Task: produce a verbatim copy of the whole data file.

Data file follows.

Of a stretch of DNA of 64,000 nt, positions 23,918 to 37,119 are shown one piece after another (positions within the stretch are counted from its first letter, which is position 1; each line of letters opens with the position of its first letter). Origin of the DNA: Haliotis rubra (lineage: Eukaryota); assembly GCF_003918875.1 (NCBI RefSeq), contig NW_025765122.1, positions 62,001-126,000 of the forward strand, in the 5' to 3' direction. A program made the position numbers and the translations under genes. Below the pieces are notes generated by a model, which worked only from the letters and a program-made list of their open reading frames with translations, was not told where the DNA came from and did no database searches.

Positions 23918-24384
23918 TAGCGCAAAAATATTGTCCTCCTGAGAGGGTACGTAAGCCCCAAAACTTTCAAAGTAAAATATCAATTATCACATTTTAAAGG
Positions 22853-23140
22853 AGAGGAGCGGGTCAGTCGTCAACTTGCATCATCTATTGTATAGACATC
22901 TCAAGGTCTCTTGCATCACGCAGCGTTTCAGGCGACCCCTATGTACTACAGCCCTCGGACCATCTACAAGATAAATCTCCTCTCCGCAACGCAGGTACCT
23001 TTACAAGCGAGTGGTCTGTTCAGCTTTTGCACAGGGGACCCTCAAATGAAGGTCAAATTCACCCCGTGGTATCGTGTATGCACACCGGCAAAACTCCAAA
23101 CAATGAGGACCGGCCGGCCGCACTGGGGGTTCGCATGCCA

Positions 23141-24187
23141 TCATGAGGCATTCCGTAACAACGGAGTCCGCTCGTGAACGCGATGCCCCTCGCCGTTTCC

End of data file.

Of a stretch of DNA of 64,000 nt, positions 23,918 to 37,119 are shown one piece after another (positions within the stretch are counted from its first letter, which is position 1; each line of letters opens with the position of its first letter). Origin of the DNA: Haliotis rubra (lineage: Eukaryota); assembly GCF_003918875.1 (NCBI RefSeq), contig NW_025765122.1, positions 62,001-126,000 of the forward strand, in the 5' to 3' direction. A program made the position numbers and the translations under genes. Below the pieces are notes generated by a model, which worked only from the letters and a program-made list of their open reading frames with translations, was not told where the DNA came from and did no database searches.

Positions 23918-24384
23918 TAGCGCAAAAATATTGTCCTCCTGAGAGGGTACGTAAGCCCCAAAACTTTCAAAGTAAAATATCAATTATCACATTTTAAAGG
Positions 22853-23140
22853 AGAGGAGCGGGTCAGTCGTCAACTTGCATCATCTATTGTATAGACATC
22901 TCAAGGTCTCTTGCATCACGCAGCGTTTCAGGCGACCCCTATGTACTACAGCCCTCGGACCATCTACAAGATAAATCTCCTCTCCGCAACGCAGGTACCT
23001 TTACAAGCGAGTGGTCTGTTCAGCTTTTGCACAGGGGACCCTCAAATGAAGGTCAAATTCACCCCGTGGTATCGTGTATGCACACCGGCAAAACTCCAAA
23101 CAATGAGGACCGGCCGGCCGCACTGGGGGTTCGCATGCCA

Positions 23141-24187
23141 TCATGAGGCATTCCGTAACAACGGAGTCCGCTCGTGAACGCGATGCCCCTCGCCGTTTCC